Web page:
chicken wing fans you may have something to rejoice about.
Wingstop Chief Executive Officer Michael Skipworth told analysts during an earnings call Thursday that the company is experiencing deflation as bone-in chicken wing costs normalize from unusually high levels in 2021.
In fact, the multinational airline-themed restaurant chain reported that the cost of bone-in chicken wings plummeted 18.8% last quarter compared to the same period a year ago.
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Skipworth claims the company is one of the only brands benefiting from “significant commodity deflation” as the rest of the industry struggles. inflation recordwhich rose to 9.1% in June.
Wingstop reported that its total revenue increased 13.2% to $83.8 million for the three-month period ending June 25. System-wide sales increased 7.5% to $633.6 million during the same period. Profit increased 17.6% to $13.3 million, or 44 cents per diluted share, from $11.3 million, or 38 cents, in the prior year quarter.
“We navigated record inflation in 2021 and our brand partners took the appropriate pricing level that year to navigate that inflation and manage margins,” Skipworth said.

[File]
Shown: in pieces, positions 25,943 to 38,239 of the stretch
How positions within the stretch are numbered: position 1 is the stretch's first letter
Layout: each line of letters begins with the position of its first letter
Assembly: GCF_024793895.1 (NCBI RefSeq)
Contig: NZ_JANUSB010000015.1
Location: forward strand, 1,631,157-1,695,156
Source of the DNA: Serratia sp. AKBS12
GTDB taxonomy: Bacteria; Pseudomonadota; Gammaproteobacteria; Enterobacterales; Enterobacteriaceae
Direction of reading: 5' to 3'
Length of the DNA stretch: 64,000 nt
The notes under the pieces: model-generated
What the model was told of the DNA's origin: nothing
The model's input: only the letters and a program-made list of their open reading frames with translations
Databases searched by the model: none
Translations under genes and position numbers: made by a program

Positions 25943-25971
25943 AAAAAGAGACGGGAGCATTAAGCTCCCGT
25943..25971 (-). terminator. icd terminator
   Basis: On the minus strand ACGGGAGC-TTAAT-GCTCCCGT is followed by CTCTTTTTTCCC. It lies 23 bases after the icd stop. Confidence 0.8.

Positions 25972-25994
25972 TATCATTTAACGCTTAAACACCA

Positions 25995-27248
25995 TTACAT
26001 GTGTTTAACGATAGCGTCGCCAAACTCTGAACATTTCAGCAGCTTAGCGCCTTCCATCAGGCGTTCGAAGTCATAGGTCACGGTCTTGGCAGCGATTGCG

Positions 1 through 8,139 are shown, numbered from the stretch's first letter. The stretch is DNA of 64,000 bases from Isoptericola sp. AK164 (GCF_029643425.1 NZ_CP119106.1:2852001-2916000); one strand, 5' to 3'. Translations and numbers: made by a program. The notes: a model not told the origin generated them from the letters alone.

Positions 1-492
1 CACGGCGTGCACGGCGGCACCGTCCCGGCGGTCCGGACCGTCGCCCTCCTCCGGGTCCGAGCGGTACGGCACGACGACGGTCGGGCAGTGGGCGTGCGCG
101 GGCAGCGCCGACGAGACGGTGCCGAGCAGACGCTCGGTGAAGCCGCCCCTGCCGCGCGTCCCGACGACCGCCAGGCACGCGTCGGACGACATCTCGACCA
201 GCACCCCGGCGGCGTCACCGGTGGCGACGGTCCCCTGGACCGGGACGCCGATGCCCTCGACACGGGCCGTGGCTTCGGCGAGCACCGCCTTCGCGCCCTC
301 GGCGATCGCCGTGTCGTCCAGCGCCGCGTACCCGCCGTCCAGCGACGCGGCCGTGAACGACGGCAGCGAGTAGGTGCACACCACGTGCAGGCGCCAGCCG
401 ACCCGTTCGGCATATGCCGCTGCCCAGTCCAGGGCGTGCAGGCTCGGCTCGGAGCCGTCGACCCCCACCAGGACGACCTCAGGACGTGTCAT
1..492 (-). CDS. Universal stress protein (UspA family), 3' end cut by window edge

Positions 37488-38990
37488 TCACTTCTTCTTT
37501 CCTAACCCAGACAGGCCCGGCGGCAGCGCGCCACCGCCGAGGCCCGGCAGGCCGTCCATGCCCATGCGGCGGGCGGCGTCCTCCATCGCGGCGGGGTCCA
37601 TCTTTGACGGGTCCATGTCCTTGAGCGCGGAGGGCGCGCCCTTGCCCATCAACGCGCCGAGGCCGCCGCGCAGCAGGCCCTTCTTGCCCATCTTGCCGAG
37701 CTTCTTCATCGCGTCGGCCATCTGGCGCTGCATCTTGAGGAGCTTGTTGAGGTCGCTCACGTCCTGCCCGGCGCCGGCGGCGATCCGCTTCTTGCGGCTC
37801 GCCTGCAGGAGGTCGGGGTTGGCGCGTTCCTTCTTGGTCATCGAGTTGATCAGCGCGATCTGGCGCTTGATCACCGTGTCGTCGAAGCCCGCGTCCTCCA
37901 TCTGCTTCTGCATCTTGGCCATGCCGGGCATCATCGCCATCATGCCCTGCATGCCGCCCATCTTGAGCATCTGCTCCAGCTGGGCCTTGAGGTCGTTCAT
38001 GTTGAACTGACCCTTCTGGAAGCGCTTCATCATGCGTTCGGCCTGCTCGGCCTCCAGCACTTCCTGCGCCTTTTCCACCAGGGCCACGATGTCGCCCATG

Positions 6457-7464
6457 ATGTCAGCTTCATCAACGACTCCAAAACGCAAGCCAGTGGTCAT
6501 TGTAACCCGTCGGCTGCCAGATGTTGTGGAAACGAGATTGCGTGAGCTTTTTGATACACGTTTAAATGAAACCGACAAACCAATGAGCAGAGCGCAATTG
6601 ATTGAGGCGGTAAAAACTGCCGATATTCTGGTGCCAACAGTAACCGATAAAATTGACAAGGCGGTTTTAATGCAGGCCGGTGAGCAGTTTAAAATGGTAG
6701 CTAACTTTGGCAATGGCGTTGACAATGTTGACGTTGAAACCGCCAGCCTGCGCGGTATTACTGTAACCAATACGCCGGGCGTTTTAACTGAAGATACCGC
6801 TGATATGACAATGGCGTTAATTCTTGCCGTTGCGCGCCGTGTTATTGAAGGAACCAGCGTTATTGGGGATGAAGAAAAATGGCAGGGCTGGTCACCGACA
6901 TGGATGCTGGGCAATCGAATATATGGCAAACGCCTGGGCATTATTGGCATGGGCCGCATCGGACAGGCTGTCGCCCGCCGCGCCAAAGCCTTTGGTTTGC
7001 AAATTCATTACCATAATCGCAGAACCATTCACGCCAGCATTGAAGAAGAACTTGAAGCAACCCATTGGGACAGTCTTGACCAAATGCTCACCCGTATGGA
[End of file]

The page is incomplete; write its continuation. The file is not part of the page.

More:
Wingstop says he’s heartened by the deflation he’s experiencing with chicken wings. Still, chicken prices across the industry have risen, like most other products, according to the Consumer Price Index (CPI).
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The index, which is a broad measure of the price of everyday goods, indicated that poultry rose 17.3% in June compared to a year ago. Chicken, in particular, rose 18.6%.
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Earlier this week, the US Department of Agriculture (USDA) even raised its forecast for wholesale poultry prices after seeing a rise in prices between May and June due to high energy, food and labor costs.
The USDA predicts that prices will increase between 26% and 29% in 2022.
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Tyson Foods, the world’s second largest processor and marketer of chicken, beef and pork, he even increased his tax year 2022 income outlook as customer demand for its chicken, beef and port continues to outstrip supply and prices rise due to inflation.
To combat this pressure, Tyson has passed some burden on to consumers in the form of price increases.
Lucas Manfredi of FOX Business contributed to this report.
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